Whoever the Snarkling was who wrote that letter, I'd like to buy your book if/when it's published. You're hilarious. :-D

litagent said...

Elektra, it works both ways. I always, always, always, use an author's last name with the appropriate honorific, be it Mr., Mrs., Ms., Professor, Dr., Rev., what have you. But I would say that at least a third of the time, queries address me by my first name. And yes, it bugs me.

Elektra said...

Do they really? Is it the e-query effect or has it always been this way?

Stacia said...

Urgh, Elektra, I hate that. I hate it hate it. I used to put a fake name on my nametag when I worked retail because I hated it. ("Sid", in case you were wondering.)

People thnk it's friendly. It's not, it's rude.

Anonymous said...

I'd happily settle for a "Dear Karen" rather than the "Dear author, please forgive the format of this reply, but..." I occasionally get.

And I love how different each agency is. One will send a two line rejection in a font only lawyers could read on an inch-wide strip of paper. Another will send a personalized letter on expensive stationery. What gives?

Of course, anything but a "yes" sucks, but there's sucking, and then there's SUCKING, if you get my drift.

Anonymous said...

I (apparently for one and only) don't mind a bit if my mail comes addressed to Dear Allison. But then, I'm Australian. That may make a difference.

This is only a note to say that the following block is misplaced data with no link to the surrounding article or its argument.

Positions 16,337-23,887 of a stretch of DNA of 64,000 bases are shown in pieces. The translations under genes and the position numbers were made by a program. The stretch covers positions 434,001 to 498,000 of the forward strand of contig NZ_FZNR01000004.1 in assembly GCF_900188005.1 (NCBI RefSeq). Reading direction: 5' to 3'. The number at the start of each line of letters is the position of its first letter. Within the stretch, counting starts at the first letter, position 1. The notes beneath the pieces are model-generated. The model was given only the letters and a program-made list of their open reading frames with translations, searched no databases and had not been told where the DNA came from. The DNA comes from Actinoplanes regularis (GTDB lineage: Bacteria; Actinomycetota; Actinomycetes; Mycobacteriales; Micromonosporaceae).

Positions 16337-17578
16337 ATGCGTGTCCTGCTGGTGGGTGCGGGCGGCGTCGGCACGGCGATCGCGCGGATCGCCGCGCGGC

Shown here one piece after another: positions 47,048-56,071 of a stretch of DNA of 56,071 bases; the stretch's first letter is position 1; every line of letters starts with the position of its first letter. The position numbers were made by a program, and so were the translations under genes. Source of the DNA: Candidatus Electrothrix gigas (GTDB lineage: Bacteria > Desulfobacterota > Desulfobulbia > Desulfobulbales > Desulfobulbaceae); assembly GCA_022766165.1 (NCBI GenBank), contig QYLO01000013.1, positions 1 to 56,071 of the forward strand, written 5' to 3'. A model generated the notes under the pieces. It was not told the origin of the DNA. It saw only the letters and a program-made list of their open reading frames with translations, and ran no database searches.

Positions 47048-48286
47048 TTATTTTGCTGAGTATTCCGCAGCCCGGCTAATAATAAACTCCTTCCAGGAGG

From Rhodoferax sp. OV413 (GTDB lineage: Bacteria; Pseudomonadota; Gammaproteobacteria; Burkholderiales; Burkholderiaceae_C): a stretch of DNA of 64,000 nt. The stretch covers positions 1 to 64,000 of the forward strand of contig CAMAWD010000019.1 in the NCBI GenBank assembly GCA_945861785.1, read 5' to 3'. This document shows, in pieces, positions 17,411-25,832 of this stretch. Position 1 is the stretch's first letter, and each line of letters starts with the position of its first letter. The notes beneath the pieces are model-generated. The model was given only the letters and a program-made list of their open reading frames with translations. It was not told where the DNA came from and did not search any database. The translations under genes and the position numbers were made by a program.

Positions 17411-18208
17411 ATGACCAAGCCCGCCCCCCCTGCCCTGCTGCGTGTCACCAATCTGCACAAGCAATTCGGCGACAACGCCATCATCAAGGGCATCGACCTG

What bugs me is, when trying to send a businesslike letter to a female editor/agent, you find their name listed without a Miss/Mrs/Ms. And I know a lot of people who hate it when they are addressed with the wrong honorific.

Can't win!

Anonymous said...

Yes, that seems to be the norm and it does bug me a little. It seems to magnify for me the disparity in the balance of power - my approach has to be strictly business/formal, but the agent is exempt from that requirement.

Just another of those little publishing business twists. It's not important, but I don't like it.

Sha'el, Princess of Pixies said...

Dear Elektra:

I sign my letters with two initials and my last name. I hate getting a "Dear R. M." letter. It's Mrs/Miss de Vienne, or "Her Royal Highness, the Princess Sha'el, Lady de Vienne."

The agent or editor doesn't know me. I don't address them by their first name. I use their last name and an appropriate honorific. They should be as courteous.

I don't yell at anyone over it though. we princesses must be gracious. It's expected.
And we live in an age when informality has conquered good manners.

Anonymous said...

"What bugs me is, when trying to send a businesslike letter to a female editor/agent, you find their name listed without a Miss/Mrs/Ms. And I know a lot of people who hate it when they are addressed with the wrong honorific."